Traditional Chinese festivals are the most important parts of Chinese people’s lives that fully display Chinese cultural highlights. Based on the Chinese lunar calendar, these festivals were once used to relate to the farming lifestyle. In this article, we have listed the major traditional Chinese festivals and have tried to show you the most fun and cultural facts about them.
Main Traditional Chinese Festivals
|Festival Name||Date||Date in 2019||Chinese Festival Customs|
|Chinese New Year||First to 15th day of the first lunar month||January 5th to 19th||Making dumplings, pasting scrolls, setting off fireworks, and visiting relatives|
|The Lantern Festival||15th day of the first lunar month||January 19th||Setting off fireworks, guessing lantern riddles, and eating yuanxiao (sweet dumplings made with glutinous rice four)|
|The Qingming Festival||April 4th or 5th||April 5th||Sweeping tombs, flying kites, and going on outings|
|The Dragon Boat Festival||Fifth day of the fifth lunar month||June 7th||Eating zongzi, watching dragon boat races, and tying five-color silk threads|
|The Double Seventh Festival||Seventh day of the seventh lunar month||August 7th||Washing hair, worshiping Zhinv, and eating indigenous fruit|
|The Mid-Autumn Festival||15th day of the eighth lunar month||September 13th||Sacrificing to the moon, having a reunion dinner, and eating mooncakes|
|The Double Ninth Festival||Ninth day of the ninth lunar month||October 7th||Eating Chongyang cake, going mountain climbing, and drinking chrysanthemum wine|
The Spring Festival / Chinese New Year — the Most Important Festival in China
The Spring Festival (Chinese New Year) is the most important and grandest traditional festival in China, and it has more than 4,000 years of history. Chinese people celebrate this meaningful holiday from the first day of the first month of the lunar calendar to the 15th day of this month.
The origin of the Spring Festival dates back to the Shang Dynasty (17th–11th century BC). It began as the result of a fight against the monster named Nian (a monster that liked to eat children). Nian appeared at the end of every year and people set off firecrackers to get rid of it. Gradually, the custom of expelling the monster on the last day of the year became an annual festival and it is still celebrated every year.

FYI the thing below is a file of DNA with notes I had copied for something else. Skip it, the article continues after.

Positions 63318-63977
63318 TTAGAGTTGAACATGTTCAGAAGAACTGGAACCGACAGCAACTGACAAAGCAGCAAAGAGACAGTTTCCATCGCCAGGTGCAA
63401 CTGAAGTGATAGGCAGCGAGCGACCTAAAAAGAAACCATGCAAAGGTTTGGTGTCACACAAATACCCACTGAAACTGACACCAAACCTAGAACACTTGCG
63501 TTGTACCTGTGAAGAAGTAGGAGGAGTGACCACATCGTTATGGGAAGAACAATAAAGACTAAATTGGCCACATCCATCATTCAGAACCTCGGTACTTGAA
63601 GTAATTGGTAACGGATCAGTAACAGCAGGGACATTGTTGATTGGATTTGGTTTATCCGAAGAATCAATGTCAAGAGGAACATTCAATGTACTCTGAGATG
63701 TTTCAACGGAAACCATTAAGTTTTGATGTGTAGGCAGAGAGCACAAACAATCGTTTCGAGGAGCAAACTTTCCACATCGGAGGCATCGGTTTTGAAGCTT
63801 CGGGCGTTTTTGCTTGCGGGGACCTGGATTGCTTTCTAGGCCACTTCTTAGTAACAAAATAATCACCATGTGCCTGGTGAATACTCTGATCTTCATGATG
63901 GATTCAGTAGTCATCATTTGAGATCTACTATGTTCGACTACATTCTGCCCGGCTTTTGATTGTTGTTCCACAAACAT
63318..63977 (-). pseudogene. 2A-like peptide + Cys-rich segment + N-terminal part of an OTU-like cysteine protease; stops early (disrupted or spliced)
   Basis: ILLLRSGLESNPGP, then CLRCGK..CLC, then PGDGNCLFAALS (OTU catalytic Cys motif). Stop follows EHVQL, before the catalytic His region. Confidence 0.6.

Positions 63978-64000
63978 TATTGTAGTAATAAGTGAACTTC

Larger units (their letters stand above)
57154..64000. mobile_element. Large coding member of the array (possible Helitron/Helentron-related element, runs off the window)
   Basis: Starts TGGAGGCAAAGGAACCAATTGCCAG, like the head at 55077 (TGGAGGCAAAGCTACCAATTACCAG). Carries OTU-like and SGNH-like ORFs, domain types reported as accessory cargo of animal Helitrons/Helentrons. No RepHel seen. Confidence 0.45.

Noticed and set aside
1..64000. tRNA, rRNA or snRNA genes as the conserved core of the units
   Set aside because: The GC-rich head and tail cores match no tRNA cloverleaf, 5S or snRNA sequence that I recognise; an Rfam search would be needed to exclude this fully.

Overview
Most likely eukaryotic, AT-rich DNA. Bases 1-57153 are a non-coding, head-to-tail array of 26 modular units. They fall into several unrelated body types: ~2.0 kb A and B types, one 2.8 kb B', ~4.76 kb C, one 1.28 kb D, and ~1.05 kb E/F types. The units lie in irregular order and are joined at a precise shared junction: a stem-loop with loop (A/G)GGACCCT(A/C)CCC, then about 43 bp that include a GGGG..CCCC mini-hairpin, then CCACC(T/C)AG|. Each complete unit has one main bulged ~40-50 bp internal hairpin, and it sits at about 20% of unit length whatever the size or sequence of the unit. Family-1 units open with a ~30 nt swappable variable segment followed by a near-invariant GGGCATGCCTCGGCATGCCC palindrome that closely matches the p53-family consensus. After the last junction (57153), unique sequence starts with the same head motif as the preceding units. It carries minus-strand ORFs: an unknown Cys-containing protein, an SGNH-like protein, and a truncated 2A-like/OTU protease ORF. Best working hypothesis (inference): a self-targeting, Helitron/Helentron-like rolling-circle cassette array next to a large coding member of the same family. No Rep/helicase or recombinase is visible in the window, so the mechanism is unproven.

Chinese families will clean rooms and prepare abundant amounts of delicious food together before the important festival. It’s a precious time for Chinese people (similar to Christmas Day for Westerners) to get together and enjoy the ending of the year and the start of the next year.
Traditional Customs for the Spring Festival
- Making dumplings. Dumplings represent a happy reunion and good luck for the following year. Chinese people make dumplings for their New Year’s reunion dinner.
- Setting off firecrackers. It is said that in order to scare away the terrible monster Nian, people must set off firecrackers at midnight.
- Cleaning and decorating houses. Before the festival, family members clean their houses, such as sweeping dust away and wiping windows clean, to welcome the arrival of the new year.
- Children are given ‘lucky money’. Money is usually placed in a red envelope and it represents the adult’s best wishes to a child.
- Staying up late on New Year’s Eve. People believe that doing so can drive all evil spirits away and bring good luck for the new year.
- Posting New Year’s scrolls. These display messages of best wishes for happiness and good fortune for the future.
- Visiting relatives on New Year’s Day. Friends and relatives will go back to their hometowns before the Spring Festival, and people like to visit them during this holiday.
The Lantern Festival — the Ending of the Spring Festival
This traditional Chinese festival is celebrated on the 15th day of the first Chinese lunar month, which also marks the end of the Spring Festival. Traditionally, the Lantern Festival was a time for family reunions and was regarded as being very important in ancient times.